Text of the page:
Whether they are breastfed or on formula, many babies have fussy periods during the first weeks of life. A colicky baby seems to suffer from intense pain, showing it by tensing his whole body, with knees pulled against his stomach, fists clenched and high-pitched wails that express agony. Colic usually occurs in the late afternoon or evening and may last for hours. The cause of this distress is usually unknown. Most breastfeeding mothers can eat anything without risking effects in their baby. Sometimes, however, a trial-and-error approach helps to eliminate offending foods.
Cow's milk may be the most common food sensitivity in breastfed babies, perhaps because women are encouraged to drink a lot of milk during pregnancy and lactation, which may result in prenatal sensitization. Cow's milk proteins in mother's milk may cause fussiness in sensitive infants. Nancy Mohrbacher and Julie Stock, co-authors of La Leche League International's "The Breastfeeding Answer Book," state that it may take from ten days to two weeks to completely eliminate cow's milk proteins from the mother's body after she stops consuming dairy products. Calcium-rich alternatives to cow's milk include green leafy vegetables, sesame seeds, fortified orange juice and tofu, almonds, sardines and salmon.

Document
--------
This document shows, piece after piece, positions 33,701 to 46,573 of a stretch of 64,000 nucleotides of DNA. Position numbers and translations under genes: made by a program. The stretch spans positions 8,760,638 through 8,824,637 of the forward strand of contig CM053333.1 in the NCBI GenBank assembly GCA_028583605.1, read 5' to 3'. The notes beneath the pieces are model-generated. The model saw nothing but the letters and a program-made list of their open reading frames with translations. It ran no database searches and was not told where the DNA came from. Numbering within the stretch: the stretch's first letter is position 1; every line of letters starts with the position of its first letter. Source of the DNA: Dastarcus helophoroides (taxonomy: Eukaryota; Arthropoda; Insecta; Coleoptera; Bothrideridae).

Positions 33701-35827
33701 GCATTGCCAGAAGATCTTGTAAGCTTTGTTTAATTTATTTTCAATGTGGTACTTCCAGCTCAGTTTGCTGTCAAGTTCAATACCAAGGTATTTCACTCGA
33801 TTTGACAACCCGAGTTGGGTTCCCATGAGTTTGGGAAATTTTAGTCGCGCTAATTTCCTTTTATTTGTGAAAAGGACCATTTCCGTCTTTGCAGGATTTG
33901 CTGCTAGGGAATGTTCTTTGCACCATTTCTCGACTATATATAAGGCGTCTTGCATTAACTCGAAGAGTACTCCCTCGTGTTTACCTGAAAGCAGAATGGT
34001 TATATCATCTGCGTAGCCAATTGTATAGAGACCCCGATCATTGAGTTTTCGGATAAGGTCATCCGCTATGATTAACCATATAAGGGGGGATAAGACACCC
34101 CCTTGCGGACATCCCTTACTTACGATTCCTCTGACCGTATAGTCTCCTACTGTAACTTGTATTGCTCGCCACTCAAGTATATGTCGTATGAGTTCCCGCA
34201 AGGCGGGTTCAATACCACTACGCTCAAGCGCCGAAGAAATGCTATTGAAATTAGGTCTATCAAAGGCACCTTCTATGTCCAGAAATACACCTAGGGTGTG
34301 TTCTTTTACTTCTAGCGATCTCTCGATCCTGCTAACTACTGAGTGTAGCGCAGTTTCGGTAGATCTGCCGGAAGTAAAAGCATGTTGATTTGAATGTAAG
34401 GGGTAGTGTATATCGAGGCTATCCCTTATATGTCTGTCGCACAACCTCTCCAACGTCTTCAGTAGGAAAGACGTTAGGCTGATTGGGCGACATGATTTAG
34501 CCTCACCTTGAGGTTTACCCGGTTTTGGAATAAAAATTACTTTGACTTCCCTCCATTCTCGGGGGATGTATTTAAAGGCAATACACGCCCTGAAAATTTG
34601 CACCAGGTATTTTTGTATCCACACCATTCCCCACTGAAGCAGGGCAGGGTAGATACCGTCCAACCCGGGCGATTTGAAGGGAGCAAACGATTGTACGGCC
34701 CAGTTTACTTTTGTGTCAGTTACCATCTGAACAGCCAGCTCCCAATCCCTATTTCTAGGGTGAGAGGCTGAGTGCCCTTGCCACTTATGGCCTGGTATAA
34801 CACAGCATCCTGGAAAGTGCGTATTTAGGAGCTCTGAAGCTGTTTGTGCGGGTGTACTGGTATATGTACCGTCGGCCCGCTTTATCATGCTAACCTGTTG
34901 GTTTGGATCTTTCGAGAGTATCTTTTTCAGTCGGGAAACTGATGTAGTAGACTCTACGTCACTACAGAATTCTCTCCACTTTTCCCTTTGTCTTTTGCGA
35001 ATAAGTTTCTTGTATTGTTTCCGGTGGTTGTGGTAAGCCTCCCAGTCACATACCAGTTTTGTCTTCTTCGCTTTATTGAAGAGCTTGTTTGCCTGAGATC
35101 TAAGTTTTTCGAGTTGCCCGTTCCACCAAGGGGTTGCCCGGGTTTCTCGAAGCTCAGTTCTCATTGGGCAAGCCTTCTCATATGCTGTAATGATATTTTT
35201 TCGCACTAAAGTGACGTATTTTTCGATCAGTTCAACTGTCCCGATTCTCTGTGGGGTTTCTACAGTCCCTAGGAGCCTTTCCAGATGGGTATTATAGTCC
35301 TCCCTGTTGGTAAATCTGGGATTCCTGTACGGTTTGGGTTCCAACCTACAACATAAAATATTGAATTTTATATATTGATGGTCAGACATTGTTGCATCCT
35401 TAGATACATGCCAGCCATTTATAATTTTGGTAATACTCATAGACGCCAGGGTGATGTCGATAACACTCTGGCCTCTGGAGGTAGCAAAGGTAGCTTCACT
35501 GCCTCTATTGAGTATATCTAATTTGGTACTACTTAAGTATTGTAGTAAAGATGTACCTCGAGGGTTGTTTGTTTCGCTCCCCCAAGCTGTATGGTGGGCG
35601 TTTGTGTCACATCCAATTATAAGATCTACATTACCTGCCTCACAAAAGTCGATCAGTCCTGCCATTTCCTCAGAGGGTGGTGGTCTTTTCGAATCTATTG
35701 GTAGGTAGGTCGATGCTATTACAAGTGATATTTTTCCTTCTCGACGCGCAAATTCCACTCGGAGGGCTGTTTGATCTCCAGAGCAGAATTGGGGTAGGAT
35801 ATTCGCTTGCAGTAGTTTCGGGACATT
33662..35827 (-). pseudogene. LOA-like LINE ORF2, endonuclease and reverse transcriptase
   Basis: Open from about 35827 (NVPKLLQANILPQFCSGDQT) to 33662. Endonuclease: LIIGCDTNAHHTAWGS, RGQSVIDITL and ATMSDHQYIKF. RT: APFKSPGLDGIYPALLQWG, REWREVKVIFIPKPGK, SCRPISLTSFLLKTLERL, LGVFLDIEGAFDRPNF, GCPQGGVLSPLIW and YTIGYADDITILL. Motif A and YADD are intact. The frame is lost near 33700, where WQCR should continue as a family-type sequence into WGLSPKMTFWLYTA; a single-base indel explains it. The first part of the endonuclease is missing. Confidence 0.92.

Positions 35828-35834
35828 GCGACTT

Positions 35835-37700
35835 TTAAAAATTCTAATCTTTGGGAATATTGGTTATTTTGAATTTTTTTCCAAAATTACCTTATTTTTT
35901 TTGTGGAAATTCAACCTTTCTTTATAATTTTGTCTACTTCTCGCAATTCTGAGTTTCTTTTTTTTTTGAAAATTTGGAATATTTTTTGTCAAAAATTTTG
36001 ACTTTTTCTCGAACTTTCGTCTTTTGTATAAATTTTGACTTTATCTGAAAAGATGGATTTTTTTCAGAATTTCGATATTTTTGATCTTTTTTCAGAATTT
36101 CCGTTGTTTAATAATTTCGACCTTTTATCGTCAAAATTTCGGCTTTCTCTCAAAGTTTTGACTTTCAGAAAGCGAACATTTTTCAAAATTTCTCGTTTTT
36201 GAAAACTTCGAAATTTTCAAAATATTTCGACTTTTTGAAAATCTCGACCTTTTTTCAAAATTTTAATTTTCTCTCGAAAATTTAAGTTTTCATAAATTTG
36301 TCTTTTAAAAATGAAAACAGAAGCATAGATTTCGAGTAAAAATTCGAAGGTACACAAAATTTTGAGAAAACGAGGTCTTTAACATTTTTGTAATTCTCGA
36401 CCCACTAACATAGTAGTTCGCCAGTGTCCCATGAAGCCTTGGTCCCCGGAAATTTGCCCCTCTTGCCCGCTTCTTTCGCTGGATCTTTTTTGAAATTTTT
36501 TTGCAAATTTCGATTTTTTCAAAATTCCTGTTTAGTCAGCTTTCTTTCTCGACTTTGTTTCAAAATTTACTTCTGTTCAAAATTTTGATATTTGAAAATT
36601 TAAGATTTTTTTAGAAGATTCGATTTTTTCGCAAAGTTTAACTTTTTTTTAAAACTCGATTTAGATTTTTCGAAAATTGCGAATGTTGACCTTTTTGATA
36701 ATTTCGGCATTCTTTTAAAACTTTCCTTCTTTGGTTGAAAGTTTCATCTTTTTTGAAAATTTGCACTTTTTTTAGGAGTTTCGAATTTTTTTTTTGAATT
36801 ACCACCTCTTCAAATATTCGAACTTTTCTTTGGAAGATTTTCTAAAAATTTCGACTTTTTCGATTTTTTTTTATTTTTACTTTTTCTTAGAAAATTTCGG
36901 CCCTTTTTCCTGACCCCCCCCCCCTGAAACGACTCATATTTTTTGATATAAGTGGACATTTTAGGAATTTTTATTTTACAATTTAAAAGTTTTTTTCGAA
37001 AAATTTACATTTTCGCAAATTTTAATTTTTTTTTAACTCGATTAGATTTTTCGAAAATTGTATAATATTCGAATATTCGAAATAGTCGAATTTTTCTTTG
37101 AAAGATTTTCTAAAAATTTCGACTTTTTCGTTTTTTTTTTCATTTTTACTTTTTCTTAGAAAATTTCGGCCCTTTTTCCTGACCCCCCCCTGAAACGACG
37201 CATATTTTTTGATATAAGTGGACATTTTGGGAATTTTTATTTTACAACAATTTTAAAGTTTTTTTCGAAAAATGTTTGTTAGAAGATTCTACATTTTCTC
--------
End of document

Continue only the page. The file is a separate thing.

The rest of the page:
After cow's milk, other foods to consider are eggs, wheat, corn, soy, peanuts, fish, shellfish, nuts, citrus fruits, tomatoes and spices. For most babies these foods do not cause problems, but allergic babies may have reactions. Foods the mother craves and eats a lot of are good suspects. Eliminating all possible allergens and then slowly adding them back into the diet can be a difficult and time-consuming task. One alternative is to eliminate a few foods and take pancreatic digestive enzyme supplements with meals. The enzymes break down fats, proteins and carbohydrates more thoroughly than normal digestion, making it less likely that troublesome substances will pass through breast milk. A study of 16 breastfeeding mothers with troubled babies had the women eliminate dairy, soy, nuts, strawberries and chocolate while taking enzymes with meals and snacks. Researchers B. Schach and M. Haight conducted the study at the University of California Davis Medical Center's Department of Pediatrics. The method worked to resolve colic symptoms in 13 of the infants. The findings were published in the February 2002 "Journal of Human Lactation." It is possible that eating slowly and chewing each bite a long time could have similar benefits.
A large maternal intake of caffeine may cause breastfed infants to be wakeful, irritable and fussy. Besides coffee, caffeine is found in chocolate, tea, cola, other sodas, energy drinks and some over-the-counter medications. KidsHealth suggests limiting caffeine to one or two cups of coffee per day while breastfeeding and reminds mothers that the more caffeine they consume, the more it will interfere with the baby's moods and sleep patterns.